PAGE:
DETROIT — Despite some competitors pushing back their timeline for deploying autonomous vehicle fleets, Ford Motor Co. executive Jim Farley said the automaker is committed to launching robocars in 2021 and will stand apart through people-focused services.
Speaking Tuesday at a conference sponsored by the Financial Times, Farley said the issue goes beyond figuring out the complex engineering elements of building a driverless car, which it's currently working on with Argo AI.
"I believe the industry is focused way too much on the curiosity around the machine driving itself," said Farley, Ford's president of new business, technology and strategy. "We've not spent enough time asking about the customer-facing aspects. That's what we're equally motivated to solve, not just the technical problem."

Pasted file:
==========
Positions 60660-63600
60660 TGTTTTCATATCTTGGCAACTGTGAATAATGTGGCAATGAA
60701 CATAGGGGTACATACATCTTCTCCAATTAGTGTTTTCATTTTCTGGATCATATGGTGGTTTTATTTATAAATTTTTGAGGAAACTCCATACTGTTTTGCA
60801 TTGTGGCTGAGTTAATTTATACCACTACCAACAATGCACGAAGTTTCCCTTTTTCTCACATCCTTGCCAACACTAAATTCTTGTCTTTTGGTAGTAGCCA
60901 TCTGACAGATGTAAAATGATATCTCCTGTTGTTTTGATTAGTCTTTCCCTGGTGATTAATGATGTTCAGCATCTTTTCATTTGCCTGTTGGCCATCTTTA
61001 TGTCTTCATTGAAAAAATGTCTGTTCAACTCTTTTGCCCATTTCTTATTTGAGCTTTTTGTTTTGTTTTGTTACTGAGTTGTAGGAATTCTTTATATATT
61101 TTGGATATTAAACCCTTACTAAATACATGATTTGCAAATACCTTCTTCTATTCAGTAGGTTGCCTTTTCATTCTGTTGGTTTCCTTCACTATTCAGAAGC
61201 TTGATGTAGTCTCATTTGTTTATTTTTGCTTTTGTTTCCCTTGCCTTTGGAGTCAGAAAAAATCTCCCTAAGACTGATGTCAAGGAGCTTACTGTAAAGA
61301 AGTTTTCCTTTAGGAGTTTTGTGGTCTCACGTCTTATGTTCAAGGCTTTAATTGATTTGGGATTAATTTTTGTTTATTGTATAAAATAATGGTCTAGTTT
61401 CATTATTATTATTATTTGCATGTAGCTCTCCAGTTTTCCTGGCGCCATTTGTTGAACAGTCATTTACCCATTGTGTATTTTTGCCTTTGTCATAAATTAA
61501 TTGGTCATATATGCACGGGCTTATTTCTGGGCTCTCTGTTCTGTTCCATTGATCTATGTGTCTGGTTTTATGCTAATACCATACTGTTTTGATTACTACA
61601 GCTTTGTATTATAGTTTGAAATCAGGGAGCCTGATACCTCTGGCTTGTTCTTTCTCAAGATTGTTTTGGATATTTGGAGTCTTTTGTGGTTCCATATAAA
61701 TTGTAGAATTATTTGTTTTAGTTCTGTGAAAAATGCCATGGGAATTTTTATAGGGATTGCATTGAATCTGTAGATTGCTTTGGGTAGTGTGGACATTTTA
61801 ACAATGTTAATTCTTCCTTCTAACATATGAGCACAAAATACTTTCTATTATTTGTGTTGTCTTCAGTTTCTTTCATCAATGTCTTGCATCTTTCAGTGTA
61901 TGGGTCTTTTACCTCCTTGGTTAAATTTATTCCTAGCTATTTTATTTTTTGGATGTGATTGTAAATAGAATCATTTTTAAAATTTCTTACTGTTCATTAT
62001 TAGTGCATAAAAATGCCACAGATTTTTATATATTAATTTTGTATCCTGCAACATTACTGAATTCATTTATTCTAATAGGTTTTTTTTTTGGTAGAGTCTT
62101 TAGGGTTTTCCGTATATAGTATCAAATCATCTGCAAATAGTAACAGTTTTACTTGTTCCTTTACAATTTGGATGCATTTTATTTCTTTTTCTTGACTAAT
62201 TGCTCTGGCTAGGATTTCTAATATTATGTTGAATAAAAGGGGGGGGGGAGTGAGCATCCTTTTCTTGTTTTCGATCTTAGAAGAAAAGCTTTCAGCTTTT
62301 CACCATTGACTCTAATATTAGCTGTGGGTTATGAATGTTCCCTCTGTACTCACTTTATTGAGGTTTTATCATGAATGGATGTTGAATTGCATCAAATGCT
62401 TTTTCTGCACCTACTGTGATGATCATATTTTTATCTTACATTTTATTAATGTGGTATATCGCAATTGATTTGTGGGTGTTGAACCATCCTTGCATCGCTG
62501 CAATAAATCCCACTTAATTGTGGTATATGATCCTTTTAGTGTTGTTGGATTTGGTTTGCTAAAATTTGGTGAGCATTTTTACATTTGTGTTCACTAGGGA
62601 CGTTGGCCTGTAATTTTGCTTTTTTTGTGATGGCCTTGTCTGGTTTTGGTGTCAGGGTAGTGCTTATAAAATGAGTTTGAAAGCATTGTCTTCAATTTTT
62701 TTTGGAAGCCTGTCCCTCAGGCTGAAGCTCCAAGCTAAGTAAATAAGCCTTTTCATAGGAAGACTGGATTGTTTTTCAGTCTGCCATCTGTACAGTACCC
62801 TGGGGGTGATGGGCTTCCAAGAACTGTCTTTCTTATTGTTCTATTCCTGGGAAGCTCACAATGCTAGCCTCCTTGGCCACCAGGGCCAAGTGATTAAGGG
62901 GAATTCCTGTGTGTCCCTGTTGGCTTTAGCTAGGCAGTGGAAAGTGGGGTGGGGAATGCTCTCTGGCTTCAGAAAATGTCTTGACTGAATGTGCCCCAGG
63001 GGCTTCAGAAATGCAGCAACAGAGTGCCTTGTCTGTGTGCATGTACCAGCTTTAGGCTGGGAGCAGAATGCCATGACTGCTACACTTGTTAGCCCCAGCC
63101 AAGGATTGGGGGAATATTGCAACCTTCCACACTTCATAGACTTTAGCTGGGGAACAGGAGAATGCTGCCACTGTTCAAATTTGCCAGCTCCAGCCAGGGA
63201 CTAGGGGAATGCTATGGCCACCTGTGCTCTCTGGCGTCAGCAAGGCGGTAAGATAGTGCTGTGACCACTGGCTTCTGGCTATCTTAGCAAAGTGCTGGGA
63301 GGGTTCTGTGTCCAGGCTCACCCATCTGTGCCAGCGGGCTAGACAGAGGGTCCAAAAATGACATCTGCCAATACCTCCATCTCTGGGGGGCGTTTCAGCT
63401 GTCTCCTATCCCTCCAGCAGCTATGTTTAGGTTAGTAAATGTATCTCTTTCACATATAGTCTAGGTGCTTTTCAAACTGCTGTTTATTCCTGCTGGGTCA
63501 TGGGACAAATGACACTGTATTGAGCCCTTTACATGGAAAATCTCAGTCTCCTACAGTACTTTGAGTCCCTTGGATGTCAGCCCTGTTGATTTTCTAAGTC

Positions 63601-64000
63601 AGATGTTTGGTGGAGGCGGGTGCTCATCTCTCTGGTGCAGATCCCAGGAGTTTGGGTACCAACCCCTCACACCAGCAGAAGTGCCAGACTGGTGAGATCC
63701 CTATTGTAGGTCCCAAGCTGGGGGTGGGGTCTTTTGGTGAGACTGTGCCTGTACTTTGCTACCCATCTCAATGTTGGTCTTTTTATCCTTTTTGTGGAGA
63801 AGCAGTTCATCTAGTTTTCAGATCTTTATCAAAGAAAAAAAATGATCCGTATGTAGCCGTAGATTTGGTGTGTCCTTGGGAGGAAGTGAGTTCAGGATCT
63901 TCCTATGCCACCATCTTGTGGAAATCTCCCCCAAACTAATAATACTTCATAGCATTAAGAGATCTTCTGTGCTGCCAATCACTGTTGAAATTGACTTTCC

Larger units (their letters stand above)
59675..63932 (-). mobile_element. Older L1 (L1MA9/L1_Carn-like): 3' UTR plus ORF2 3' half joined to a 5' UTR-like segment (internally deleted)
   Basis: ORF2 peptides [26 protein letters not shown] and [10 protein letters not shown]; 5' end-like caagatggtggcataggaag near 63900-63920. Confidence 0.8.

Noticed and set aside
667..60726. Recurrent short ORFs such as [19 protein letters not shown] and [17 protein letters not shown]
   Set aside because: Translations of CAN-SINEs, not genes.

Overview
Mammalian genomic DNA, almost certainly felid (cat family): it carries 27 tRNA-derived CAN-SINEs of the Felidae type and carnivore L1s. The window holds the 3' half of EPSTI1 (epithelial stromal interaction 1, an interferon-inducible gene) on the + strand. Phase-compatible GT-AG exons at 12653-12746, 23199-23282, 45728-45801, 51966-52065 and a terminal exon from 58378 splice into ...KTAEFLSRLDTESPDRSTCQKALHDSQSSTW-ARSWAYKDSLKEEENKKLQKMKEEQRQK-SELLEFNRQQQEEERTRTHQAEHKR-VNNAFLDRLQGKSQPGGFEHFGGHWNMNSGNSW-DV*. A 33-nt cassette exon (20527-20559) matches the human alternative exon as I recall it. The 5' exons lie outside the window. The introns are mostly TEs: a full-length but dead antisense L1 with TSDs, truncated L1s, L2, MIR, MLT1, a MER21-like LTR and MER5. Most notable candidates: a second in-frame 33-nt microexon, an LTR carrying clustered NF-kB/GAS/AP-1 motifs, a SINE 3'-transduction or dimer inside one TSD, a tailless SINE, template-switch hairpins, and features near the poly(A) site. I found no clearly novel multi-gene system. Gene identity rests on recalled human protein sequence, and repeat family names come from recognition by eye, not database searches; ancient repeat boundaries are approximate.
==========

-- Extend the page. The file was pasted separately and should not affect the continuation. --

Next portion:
Ford has been working on a number of customer-focused initiatives, including piloting autonomous pizza delivery with Domino's and package delivery through Postmates and Walmart. The automaker is currently testing AV deployment in Miami; Austin, Texas; and Washington, D.C.
"We keep talking about the tech; it's super important and necessary, but it's not sufficient," he said. "What's going to get us to sufficiency is the differentiation around services."
Ford has not yet revealed what type of vehicle it will use for its AV business, although Farley said Tuesday it will be a "ground-up AV" rather than a converted version of something already in its lineup. The automaker will focus on hybrid vehicles first due to their range and potential for high utilization.
"The challenge is building a consumer brand moving people and goods at high volume," he said. "We have a commercial grade-vehicle. We're betting on moving goods just as much as moving people."